- Amazon’s $13.7 billion offer for Whole Foods dominated headlines in the second quarter, but other retailers made notable efforts to reduce costs, innovate their stores and position themselves for future growth, according to a report from Planet Retail RNG.
- The research firm sees the growth of small format stores as a significant development that has implications for the future of grocery retail. Kroger, for instance, opened Fresh Eats Mkt in Ohio, while Lidl opened the doors on its low-price, small footprint model.
- The second quarter also saw key innovations in e-commerce fulfillment, including Walmart’s automated pickup kiosk, which it tested at a store in Oklahoma, as well as the retailer’s trial of order delivery by store associates.
According to Planet Retail RNG, Amazon’s acquisition of Whole Foods will make the online company an instant threat in click-and-collect grocery. By offering store pickup from the chain’s 460 stores, Amazon will be able to compete with Kroger and Walmart, currently the industry leaders in the channel.
That’s the low-hanging fruit for Amazon. From there, the research firm notes, the company will have to work hard to overcome Kroger and Walmart’s head start in grocery e-commerce. Walmart is rapidly expanding its store pickup service across its network of nearly 5,000 stores. And because a whopping 90% of the U.S. population lives within ten miles of a Walmart store, the retailer has the opportunity to become a convenient go-to for millions of consumers.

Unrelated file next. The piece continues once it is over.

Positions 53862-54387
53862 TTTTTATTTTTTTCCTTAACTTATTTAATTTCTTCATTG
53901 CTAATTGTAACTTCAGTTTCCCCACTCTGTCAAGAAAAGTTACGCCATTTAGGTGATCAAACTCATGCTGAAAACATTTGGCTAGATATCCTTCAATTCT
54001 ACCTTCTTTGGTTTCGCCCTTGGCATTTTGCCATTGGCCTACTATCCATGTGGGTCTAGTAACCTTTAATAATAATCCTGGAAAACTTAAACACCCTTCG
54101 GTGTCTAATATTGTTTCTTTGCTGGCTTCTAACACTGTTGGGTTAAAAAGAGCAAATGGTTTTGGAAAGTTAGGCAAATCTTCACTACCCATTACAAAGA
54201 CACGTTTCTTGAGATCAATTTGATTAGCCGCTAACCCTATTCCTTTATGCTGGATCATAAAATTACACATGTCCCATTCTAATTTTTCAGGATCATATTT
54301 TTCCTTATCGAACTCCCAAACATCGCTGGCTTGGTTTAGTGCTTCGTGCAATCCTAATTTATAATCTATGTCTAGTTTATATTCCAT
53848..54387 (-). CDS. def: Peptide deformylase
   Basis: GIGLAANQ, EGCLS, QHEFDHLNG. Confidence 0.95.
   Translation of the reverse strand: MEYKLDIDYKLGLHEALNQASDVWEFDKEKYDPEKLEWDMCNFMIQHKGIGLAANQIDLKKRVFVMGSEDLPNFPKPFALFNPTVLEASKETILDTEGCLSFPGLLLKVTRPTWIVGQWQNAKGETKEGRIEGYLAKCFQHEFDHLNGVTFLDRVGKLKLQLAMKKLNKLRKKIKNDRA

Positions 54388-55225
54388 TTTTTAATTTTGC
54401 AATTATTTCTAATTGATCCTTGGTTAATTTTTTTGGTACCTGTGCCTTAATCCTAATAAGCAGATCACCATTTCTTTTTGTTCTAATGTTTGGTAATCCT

Walmart also has rolled out innovations that show, if nothing else, that it is working hard on becoming the most efficient player in both click-and-collect and last-mile delivery. Late last year, the company began piloting automated pickup kiosks that hold a customer's order and provides access similar to a bank ATM. Walmart plans to roll out 100 additional pickup spots, which Planet Retail notes help the retailer save costs and increase order capacity.
Around the same time, Walmart also announced it was piloting order delivery by store associates. It’s a model that raises many questions, and Planet Retail notes Walmart will need to have robust training and troubleshooting protocols in place before further expanding the program. But the creativity and cost-saving potential of the move are intriguing. According to the research firm, it shows innovation will play a large role in making last-mile delivery bankable. Amazon, for all its capital and logistics expertise, may struggle along with other grocers to crack the code of online order delivery.
For these and other reasons, one could persuasively argue that Walmart, not Amazon, is the biggest threat in grocery e-commerce.
The brick and mortar side of the business also saw notable innovations in the second quarter of this year. Planet Retail noted small formats took a few steps forward with the introduction of Lidl stores to the U.S. market, and the debut of Kroger’s latest convenience concept, Fresh Eats Mkt. Both concepts, while quite different in terms of scale and offerings, stand to capitalize on consumer demands for convenience, quality and a desire for a quicker shopping experience.
As with e-commerce innovations, both face significant headwinds. Kroger’s Fresh Eats Mkt must overcome steep operating costs by selling lots of high-margin goods. Lidl, meanwhile, faces a steeper barrier to adoption of its private label products than most realize, according to Planet Retail. However, those who buy into the chain’s low price, high quality promise stand a good chance of becoming loyal customers, the firm notes.